Living within the confines of safety may lead to a life of surrogacy. God prefers to free and love us, as we are instead.
If you could become who you wanted to be, right now, what changes would you make?
Would you sport a newly chiseled body untouched by age or a wrinkle-free smile that could belie nagging thoughts?
To sweeten the deal, your new body would offer pain-free living, shielding owner from hurt and damage.
What do you think?
These was the question I was being asked, sitting in a dark room, trapped in between rows of strangers sitting next to and behind me.
As I crunched through my buttered popcorn, nestled securely between Hubby and me (Closer to me than him. His arms are longer than mine, you know), I unexpectedly waxed philosophical watching the latest Bruce Willis sci-fi flick, Surrogates, on the big screen.
I could have been watching a documentary on the secret wishes of the human heart.
Hmm… If I could stay in bed in the morning and send out a “surrogate” instead, would I?
I’m not talking about the days I’d hop on an airplane for vacation or stretch out on a lazy Sunday afternoon at home.
No, I’m talkin’ about the daily grind, making the donuts.
Maybe it’s a relationship askew, someone close is sick or in trouble, work or finances weighing down heavily. Everyday life.
If we had the chance to live in the safety and comfort of our own homes and send out a “better version” of ourselves, some of us just might jump on the opportunity.
This was the premise of the movie. Thanks to remotely-controlled robotic bodies that serve as surrogates, designed as better-looking versions of their human operators, people could live free from fear, pain and crime.
Able to control their responses behind a screen, however, people could not opt out of loneliness and hurt.
Unfortunately, doing away with brokenness also locked them out of authenticity and love.
How about me?
How have I —
— guarded myself behind a persona?
— held love at bay while compensating for my frailty?
— kept God at arms length by managing my imperfections?
By trying to figure out what’s best to say or do to avoid being unwelcomed or unaccepted, we can lose our vulnerability and the freedom of being loved.
This world has a long list of unwanted traits to keep us waiting on the doorsteps of popularity and results-oriented accolades.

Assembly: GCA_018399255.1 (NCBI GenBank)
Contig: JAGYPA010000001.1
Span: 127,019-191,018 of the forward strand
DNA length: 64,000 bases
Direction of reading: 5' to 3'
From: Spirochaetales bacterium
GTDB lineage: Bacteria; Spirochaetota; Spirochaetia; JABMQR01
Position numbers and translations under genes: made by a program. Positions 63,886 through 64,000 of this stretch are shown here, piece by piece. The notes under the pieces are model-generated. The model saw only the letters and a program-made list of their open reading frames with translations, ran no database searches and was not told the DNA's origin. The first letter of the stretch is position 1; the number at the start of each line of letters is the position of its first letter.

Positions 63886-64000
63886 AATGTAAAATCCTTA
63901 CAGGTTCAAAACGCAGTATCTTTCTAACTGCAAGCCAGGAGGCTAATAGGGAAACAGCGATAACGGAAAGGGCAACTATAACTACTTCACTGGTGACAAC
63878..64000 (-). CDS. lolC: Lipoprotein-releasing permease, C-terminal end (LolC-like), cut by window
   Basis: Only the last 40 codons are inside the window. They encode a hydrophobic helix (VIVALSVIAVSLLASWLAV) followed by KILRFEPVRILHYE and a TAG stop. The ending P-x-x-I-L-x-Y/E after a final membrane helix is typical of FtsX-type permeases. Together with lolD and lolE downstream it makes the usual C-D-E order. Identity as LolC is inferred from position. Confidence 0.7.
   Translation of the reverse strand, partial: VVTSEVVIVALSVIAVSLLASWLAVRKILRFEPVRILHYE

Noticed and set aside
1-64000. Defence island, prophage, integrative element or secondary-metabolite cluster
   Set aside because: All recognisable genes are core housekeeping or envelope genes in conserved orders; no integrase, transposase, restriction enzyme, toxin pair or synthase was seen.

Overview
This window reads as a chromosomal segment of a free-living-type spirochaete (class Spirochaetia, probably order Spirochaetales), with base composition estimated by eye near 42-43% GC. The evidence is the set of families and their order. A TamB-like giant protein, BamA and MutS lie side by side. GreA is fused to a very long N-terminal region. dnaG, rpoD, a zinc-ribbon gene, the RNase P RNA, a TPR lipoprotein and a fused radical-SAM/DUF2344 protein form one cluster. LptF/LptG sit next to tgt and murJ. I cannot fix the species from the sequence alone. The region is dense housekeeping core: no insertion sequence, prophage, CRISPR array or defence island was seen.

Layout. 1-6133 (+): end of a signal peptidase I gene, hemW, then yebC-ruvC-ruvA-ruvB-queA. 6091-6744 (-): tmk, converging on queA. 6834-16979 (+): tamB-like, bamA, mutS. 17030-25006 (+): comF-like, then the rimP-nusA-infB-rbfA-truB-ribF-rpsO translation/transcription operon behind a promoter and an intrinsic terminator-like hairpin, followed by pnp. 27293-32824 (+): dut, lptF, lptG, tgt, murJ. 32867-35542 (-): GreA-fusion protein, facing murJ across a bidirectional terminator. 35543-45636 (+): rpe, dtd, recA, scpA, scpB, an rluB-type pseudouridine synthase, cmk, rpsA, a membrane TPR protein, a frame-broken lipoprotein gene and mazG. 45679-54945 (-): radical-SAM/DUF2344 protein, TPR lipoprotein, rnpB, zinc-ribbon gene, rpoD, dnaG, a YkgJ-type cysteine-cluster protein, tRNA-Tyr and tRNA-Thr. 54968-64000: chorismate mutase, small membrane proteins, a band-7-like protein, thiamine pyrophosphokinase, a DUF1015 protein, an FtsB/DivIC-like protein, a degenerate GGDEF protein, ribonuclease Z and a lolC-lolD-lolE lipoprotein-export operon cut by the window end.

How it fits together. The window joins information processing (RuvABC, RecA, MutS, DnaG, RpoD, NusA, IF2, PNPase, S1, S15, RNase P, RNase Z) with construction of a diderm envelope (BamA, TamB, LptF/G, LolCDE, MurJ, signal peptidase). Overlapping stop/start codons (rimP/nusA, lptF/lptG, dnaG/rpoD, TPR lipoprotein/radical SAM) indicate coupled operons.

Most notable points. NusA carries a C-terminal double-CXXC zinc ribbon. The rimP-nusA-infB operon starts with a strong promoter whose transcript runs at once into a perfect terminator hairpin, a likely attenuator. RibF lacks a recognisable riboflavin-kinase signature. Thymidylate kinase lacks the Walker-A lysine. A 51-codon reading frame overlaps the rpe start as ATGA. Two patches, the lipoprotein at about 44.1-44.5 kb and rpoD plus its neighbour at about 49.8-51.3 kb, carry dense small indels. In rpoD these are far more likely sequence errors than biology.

God’s call to love-oriented living is so completely opposite.
We can’t judge love-oriented living by it’s looks.
It’s countenance is imperfect.
We sure don’t see these on the red carpet, magazine covers, celebrity Twitter and Facebook accounts.
Somehow, we’ve gotten confused about love.
When Jesus said, “Be perfect, therefore, as your heavenly Father is perfect,” He wasn’t talking about human perfection.
Jesus was commanding us to love perfectly.
This quote is often taken out of context. Preaching the Sermon on the Mount, Jesus was sliding into home plate with “Love your enemies and pray for those of who persecute you.” He concluded this radical, perfect way of loving with this very verse.
It’s a home run for those of us who walk by faith.
Perfection is not what attracts God to us. In God’s economy, love flourishes where there is imperfection.
“There is no fear in love. But perfect love drives out fear, because fear has to do with punishment.
The one who fears is not made perfect in love.” 1 John 4:18
It simply arrests me when I realize God calls me to actively submit myself to a practice that only He can perfect: Being loved!
Let us practice being loved by God and by each other. Surrogate-free.
Today's post is Part I to a new series "What's Love Got To Do With It?". Would you join me and share what new things God is doing in your life? Please comment. It would be wonderful to be encouraged by sharing in your current faith walk. I love hearing your thoughts and post my response at the end of the day or thereafter. If you enjoyed this post, you may also enjoy: Faith Isn't Sci-Fi: Change Takes Time The Bloom of Becoming Be sure to catch the entire series: SUBSCRIBE NOW. Receive this series directly in your mailbox via email (click here) or RSS (click here) news reader.